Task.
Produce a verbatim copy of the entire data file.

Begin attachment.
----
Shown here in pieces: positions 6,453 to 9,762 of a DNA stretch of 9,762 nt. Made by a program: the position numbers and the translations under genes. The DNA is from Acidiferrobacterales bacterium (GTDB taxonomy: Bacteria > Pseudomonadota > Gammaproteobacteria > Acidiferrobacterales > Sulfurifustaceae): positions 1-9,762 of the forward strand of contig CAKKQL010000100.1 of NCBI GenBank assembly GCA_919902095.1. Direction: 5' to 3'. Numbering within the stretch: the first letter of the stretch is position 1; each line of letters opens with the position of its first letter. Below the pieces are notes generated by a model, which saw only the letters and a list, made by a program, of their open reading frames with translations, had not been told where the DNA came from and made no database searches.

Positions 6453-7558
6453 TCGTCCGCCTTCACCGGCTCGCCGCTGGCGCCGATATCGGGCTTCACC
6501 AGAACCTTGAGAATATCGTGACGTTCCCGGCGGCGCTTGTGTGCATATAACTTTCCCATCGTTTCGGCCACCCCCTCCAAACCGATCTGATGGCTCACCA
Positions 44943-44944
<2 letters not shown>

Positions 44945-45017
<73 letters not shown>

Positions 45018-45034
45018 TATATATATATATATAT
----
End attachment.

Shown here in pieces: positions 6,453 to 9,762 of a DNA stretch of 9,762 nt. Made by a program: the position numbers and the translations under genes. The DNA is from Acidiferrobacterales bacterium (GTDB taxonomy: Bacteria > Pseudomonadota > Gammaproteobacteria > Acidiferrobacterales > Sulfurifustaceae): positions 1-9,762 of the forward strand of contig CAKKQL010000100.1 of NCBI GenBank assembly GCA_919902095.1. Direction: 5' to 3'. Numbering within the stretch: the first letter of the stretch is position 1; each line of letters opens with the position of its first letter. Below the pieces are notes generated by a model, which saw only the letters and a list, made by a program, of their open reading frames with translations, had not been told where the DNA came from and made no database searches.

Positions 6453-7558
6453 TCGTCCGCCTTCACCGGCTCGCCGCTGGCGCCGATATCGGGCTTCACC
6501 AGAACCTTGAGAATATCGTGACGTTCCCGGCGGCGCTTGTGTGCATATAACTTTCCCATCGTTTCGGCCACCCCCTCCAAACCGATCTGATGGCTCACCA
Positions 44943-44944
<2 letters not shown>

Positions 44945-45017
<73 letters not shown>

Positions 45018-45034
45018 TATATATATATATATAT